Who has altered eating?

We are continuing to monitor the lastest evidence on the relationship between smell loss and coronavirus. There is mounting evidence that sudden onset anosmia (smell loss) may be a sign of infection. ENT UK, the professional membership body representing Ear, Nose and Throat surgery,  recommends self isolating if you experience smell loss. From our research with those living with altered eating we know that smell loss may go unrecognised by those suffering, so any loss of appetite or changed food preferences towards food tastes including sweet, salt, fat may be an indicator that smell is affected and we recommend you self-isolate immediately. Monitor updates on twitter @alteredeating and @GCChemosensoryR

Our definition of 'altered eating' is changed state of any combination of physical, environmental, emotional and social interactions with food and eating that has a negative impact on health and wellbeingIt is a deliberately broad definition. While we recognise that there are many conditions and circumstances where eating difficulties are common, many of the complications of eating difficulties are shared across conditions and circumstances. This is why we consider altered eating as a trans-diagnostic and trans-dsiciplinary concern, and why we stress  that a taylored approach is essential.Each person will have a different set of symptoms, different sensory deficits, and even these may fluctuate from day to day, meaning we have to adapt our approach to eating and pleasure for each person. And, like in our research, participants need to lead on it. 

Some experiences of altered eating may be short term (for example a bout of oral thrush, or during chemo/radiotherapy) or long term (for example oral thrush as a persistent symptom of HIV/AIDs or cancer; or long term changes due to cancer and chemo/radiotherapy). The Altered Eating Research Network is interested in both, but we feel it is important to make the distinction  between time-limited and chronic altered eating.

Some experiences of altered eating may be environmental (eg climate impacts/pollution altering sensory perception) or social (the experience of migration and changed access to food/social inequalities)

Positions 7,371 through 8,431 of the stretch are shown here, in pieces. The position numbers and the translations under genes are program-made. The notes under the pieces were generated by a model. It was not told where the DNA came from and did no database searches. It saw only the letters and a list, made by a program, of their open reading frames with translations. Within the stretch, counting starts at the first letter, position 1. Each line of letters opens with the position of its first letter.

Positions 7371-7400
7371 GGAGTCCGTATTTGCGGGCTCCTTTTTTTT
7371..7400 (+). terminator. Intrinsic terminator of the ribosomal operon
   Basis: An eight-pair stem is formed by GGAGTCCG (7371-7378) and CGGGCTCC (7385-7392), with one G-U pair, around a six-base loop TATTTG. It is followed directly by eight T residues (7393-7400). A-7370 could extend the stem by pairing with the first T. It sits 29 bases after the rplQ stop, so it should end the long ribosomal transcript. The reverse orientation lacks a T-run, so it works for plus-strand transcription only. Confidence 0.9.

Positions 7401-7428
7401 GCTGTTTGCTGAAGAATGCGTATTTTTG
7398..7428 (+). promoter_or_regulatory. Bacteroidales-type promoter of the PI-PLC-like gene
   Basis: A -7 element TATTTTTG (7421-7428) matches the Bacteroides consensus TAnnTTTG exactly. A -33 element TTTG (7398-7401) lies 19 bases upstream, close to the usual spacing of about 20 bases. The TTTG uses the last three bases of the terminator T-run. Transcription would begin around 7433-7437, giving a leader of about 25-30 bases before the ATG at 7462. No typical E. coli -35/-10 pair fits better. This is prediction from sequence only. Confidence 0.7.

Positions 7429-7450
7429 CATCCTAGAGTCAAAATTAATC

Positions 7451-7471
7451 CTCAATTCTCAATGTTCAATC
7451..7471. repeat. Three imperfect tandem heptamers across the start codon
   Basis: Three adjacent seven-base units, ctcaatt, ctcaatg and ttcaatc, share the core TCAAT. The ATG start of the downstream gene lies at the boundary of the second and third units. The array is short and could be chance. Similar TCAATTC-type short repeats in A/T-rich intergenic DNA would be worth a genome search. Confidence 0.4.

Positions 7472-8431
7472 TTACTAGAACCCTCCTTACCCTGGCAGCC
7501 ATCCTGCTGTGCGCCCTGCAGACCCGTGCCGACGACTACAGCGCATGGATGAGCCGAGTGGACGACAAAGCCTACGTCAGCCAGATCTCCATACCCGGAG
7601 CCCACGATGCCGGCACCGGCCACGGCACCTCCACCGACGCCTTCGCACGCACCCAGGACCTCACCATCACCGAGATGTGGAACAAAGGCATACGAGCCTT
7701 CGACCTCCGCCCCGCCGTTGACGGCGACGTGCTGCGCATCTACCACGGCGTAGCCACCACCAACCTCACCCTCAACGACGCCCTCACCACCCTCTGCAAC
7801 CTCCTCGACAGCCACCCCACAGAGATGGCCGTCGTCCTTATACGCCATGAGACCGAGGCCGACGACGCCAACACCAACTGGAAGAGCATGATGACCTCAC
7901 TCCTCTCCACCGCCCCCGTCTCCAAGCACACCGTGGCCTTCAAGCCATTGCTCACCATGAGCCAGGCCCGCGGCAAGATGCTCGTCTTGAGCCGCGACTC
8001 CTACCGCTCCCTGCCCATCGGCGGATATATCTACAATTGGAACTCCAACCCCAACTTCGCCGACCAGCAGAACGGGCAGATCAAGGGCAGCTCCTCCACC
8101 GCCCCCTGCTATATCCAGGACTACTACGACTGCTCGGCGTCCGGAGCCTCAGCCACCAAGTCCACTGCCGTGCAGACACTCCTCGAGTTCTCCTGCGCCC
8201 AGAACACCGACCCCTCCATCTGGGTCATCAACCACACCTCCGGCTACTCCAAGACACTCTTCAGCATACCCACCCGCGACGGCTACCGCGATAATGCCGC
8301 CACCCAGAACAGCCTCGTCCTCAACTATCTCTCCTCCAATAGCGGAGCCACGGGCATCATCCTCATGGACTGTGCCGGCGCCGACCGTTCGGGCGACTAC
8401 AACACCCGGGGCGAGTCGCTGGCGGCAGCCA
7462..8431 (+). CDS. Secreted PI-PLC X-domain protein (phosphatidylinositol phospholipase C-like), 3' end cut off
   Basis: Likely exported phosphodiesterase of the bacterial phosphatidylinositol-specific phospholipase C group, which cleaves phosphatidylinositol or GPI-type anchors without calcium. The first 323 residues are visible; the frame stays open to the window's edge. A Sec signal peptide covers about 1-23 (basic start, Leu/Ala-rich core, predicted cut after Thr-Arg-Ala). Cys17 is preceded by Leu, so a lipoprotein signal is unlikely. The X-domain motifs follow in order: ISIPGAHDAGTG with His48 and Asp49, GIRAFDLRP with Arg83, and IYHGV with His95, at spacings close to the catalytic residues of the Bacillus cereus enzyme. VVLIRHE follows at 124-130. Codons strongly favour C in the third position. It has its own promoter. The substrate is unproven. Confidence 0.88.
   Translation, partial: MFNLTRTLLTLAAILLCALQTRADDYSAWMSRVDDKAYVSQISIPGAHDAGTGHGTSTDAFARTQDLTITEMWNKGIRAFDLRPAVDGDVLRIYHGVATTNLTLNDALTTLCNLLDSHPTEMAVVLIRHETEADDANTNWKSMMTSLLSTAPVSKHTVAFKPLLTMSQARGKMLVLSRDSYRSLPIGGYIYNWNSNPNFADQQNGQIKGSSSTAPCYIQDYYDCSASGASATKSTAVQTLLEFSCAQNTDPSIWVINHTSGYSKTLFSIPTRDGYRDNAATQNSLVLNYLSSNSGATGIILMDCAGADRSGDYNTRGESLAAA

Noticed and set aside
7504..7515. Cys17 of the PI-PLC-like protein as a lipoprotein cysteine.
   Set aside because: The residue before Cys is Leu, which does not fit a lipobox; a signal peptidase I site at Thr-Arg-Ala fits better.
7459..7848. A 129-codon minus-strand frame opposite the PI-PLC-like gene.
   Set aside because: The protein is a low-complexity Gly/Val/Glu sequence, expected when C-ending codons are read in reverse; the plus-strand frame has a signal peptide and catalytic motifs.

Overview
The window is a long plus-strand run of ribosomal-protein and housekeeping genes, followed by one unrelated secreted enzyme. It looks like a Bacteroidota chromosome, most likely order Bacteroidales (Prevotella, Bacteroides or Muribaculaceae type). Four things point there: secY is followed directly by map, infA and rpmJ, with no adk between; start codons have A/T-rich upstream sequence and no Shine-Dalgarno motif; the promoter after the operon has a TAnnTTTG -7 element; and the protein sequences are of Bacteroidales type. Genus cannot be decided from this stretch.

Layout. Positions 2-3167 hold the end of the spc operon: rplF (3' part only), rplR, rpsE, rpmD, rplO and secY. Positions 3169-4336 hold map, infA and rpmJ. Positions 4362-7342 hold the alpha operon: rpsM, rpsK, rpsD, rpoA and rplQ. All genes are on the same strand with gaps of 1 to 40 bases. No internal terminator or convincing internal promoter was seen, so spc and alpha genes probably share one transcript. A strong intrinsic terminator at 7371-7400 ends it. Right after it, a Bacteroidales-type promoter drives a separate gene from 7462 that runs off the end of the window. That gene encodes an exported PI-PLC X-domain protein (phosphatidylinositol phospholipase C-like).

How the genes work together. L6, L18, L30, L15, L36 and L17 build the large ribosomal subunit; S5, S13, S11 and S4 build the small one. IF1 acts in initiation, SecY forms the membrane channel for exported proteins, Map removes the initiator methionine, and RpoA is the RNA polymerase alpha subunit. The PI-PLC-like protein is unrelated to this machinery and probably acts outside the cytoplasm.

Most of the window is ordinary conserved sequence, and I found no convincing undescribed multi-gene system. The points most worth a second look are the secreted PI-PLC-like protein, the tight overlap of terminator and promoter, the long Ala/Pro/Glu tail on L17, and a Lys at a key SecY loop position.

We currently have research underway, by students and experienced researchers, investigating altered eating in Cancer, Parkinson's Disease,  Sjogren's Syndrome, Autism, Peanut Allergy, Cystic Fibrosis, Pregnancy, Weight cylcling (yo-yo dieting) and Facial Palsy. We have also been working with dieticians and nutritionists to better understand altered eating in Aquired Brain Injury. But we think there may be many other conditions where altered eating difficulties go largely un-recognised and un-supported.

We would welcome researchers to contribute to the network with studies of altered eating in other areas, and to help us understand the scale of altered eating problems. These are some of the conditions and issues we've identified, just to give you examples, but in reality the list is a lot longer . Get in touch if you think a condition or area deserves some attention.

  • Ageing
  • Allergic rhinitis
  • Alzheimer's
  • Anosmia
  • Anxiety
  • Aquired Brain Injury
  • Austerity
  • Avoidant/restrictive food intake disorder (ARFID)
  • Bereavement
  • Burning Mouth Syndrome (primary or idiopathic)
  • Cancer
  • Cerebral palsy
  • Chemo/radiotherapy
  • Chronic fatigue syndrome
  • Chronic Obstructive Pulmonary Disease (COPD)
  • Climate change
  • Constipation
  • Cystic fibrosis
  • Dementia
  • Dentures
  • Depression
  • Diabetes
  • Drug use/medication side effects
  • Eating Disorders: Anorexia Nervosa, Binge Eating Disorder, Bulimia Nervosa
  • Edentulism (toothlessness)
  • Ehlers-Danlos syndromes (EDS)
  • Environment
  • Food aversions caused by chemo/radiotherapy
  • Food bank reliance
  • Food minorities
  • Halitosis
  • Head injury
  • Hematopoietic stem cell transplantation
  • Huntington’s disease
  • Hypothyroidism
  • Inequalities
  • Inflammatory bowel disease (IBD)
  • Institutionalisation
  • Irritable bowel syndrome (IBS)
  • Learned helplessness
  • Menopause
  • Multiple sclerosis
  • Obesity
  • Oral candidiasis (oral thrush)
  • Parkinson's disease
  • Peanut allergy
  • Pollution
  • Poverty
  • Pregnancy
  • Professional - for actors, dancers, others where eating/non-eating is prescribed
  • Ramsay Hunt syndrome
  • Sjogren's syndrome
  • Smoking
  • Social determinants
  • Stroke
  • Toxic exposure
  • Trauma
  • Stress
  • Weight cycling